Games and competitions as research tools
The first high-profile paper describing crowdsourced research results has just been published in Nature. (I am excluding things like folding@home from consideration here, since in those cases the crowds are donating their processor cycles rather than their brainpower.) The paper describes how the game FoldIt (which I blogged about roughly a year ago) was used to refine predicted protein structures. This is an excerpt from the abstract:
Foldit players interact with protein structures using direct manipulation tools and user-friendly versions of algorithms from the Rosetta structure prediction methodology, while they compete and collaborate to optimize the computed energy. We show that top-ranked Foldit players excel at solving challenging structure refinement problems in which substantial backbone rearrangements are necessary to achieve the burial of hydrophobic residues. Players working collaboratively develop a rich assortment of new strategies and algorithms; unlike computational approaches, they explore not only the conformational space but also the space of possible search strategies. The integration of human visual problem-solving and strategy development capabilities with traditional computational algorithms through interactive multiplayer games is a powerful new approach to solving computationally-limited scientific problems.
So in other words, FoldIt tries to capitalize on intuitive or implicit human problem-solving skills to complement brute-force computational algorithms. Interestingly, all FoldIt players are credited as co-authors of the Nature, so technically I could count myself as one of them, seeing that I gave the game a try last year. (It’s a lot of fun, actually.)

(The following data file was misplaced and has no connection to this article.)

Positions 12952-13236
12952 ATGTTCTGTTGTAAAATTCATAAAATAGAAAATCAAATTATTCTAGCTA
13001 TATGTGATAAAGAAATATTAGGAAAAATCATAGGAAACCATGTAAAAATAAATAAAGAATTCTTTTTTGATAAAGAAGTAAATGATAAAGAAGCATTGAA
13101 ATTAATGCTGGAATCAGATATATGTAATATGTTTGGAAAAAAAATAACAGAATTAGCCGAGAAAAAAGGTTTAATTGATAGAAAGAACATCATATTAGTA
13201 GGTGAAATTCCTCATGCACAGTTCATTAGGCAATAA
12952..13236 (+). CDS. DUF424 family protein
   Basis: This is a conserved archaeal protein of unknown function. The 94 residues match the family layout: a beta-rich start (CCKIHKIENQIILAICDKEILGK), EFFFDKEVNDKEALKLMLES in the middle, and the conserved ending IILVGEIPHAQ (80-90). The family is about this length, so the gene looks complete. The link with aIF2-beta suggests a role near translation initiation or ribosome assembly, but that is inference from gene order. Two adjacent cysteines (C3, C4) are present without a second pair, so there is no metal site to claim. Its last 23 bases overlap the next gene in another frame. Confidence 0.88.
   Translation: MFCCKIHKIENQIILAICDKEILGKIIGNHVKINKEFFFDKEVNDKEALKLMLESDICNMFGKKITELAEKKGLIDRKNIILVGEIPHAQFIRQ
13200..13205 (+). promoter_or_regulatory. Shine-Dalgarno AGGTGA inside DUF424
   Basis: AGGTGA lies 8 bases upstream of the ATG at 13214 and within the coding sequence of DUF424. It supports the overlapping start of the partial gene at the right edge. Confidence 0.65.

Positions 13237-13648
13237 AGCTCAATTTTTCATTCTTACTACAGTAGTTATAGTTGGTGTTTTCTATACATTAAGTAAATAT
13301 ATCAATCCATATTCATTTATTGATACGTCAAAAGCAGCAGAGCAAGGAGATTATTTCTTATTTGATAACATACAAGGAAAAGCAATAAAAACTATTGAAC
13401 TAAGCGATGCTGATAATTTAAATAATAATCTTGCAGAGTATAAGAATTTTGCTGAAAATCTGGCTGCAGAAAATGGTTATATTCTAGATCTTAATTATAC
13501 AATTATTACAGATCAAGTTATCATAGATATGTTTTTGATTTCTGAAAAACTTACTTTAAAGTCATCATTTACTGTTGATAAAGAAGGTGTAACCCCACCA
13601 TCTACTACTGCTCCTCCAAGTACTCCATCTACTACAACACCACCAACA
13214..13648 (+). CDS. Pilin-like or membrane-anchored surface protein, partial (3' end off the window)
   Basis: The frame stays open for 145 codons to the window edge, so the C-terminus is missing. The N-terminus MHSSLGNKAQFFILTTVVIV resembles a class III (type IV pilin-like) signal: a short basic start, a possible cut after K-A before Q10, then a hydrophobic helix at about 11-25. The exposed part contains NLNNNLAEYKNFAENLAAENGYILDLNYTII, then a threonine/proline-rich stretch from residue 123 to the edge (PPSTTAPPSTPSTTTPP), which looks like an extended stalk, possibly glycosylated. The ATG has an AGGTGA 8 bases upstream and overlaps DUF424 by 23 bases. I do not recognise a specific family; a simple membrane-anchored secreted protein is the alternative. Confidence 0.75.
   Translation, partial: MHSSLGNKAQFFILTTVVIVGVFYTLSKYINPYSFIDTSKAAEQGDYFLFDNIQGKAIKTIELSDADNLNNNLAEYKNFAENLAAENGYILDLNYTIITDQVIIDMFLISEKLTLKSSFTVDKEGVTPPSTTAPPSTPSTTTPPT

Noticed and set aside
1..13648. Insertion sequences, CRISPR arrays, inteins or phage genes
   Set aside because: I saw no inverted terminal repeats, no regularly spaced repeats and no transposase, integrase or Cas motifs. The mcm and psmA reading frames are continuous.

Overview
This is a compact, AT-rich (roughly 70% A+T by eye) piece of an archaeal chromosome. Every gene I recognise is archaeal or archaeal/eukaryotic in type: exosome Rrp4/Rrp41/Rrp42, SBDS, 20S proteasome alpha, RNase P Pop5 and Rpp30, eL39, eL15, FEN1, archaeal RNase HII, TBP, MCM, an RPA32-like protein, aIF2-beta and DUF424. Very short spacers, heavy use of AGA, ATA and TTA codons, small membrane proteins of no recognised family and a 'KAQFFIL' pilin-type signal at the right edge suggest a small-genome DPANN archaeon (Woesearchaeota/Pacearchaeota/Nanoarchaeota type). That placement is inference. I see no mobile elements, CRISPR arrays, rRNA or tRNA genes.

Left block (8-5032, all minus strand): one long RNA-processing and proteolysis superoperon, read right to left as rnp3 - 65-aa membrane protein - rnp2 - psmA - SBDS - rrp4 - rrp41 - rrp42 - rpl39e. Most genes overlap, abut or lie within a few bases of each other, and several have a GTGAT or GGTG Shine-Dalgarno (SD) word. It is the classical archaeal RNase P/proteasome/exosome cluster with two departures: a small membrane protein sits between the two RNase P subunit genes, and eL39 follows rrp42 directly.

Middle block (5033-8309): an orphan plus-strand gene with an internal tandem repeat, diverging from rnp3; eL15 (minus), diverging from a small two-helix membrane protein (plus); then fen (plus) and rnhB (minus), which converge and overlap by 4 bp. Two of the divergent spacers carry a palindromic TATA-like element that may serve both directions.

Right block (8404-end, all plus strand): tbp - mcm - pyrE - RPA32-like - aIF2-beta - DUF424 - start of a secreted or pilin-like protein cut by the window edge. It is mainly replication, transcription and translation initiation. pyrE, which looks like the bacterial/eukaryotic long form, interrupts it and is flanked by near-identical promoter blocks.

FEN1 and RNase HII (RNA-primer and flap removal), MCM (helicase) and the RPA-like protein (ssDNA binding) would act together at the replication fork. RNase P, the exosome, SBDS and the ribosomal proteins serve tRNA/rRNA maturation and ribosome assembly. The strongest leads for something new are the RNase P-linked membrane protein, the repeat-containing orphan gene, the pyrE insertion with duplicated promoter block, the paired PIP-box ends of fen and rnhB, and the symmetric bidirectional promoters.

I think games and competitions (which are almost the same thing, really) will soon be used a lot more than they are today in scientific research (and of course other areas like productivity, innovation and personal health management, too.) The Kaggle blog had an interesting post about competitions as real-time science. In a short time, Kaggle has set up several interesting prediction contests. The Eurovision Song Contest and Football World Cup contests were, I guess, mostly for fun. The interesting thing about the latter one, though, was that it was set up as a “Take on the quants” contest, where quantitative analysts from leading banks were pitted against other contestants – and they did terribly. Now the quants have a chance to redeem themselves in the INFORMS challenge, which is about their specialty area – stock price movements …
Anyway … the newest Kaggle contest is very interesting for me as a chess enthusiast. It is an attempt to improve on the age-old (well … I think it was introduced in the late 1960s) Elo rating formula, which is still used in official chess ranking lists. This system was invented by a statistician, Arpad Elo, based mostly on theoretical considerations, but it has done its job OK. The Elo ratings should ideally be able to predict results of games with a reasonable accuracy (as an aside, people have also often tried to use it to compare players from different epochs to each other, which is a futile exercise, but that’s a topic for another post), but where it really does that has not been very thoroughly analyzed. The Elo system also has some less well understood properties like an apparent “rating inflation” (which may or may not be an actual inflation). Some years ago, a statistician named Jeff Sonas started to develop his own system that he claimed was able to predict results of future games more accurately.
Now, Sonas (with Kaggle) has taken the next step, which is to arrange a competition to see if this will yield an even better system. The competitors get results of 65,000 recent games by top players and attempt to predict the outcome of a further 7,809 games. At the time of writing, there are already two rating systems that are doing better than Elo (see the leaderboard).
By the way, if you think chess research is not serious enough, Kaggle also has a contest about predicting HIV progression. I’m sure they have other scientific prediction contests lined up (I’ve noticed a couple of interesting – and lucrative – ones at Innocentive too.)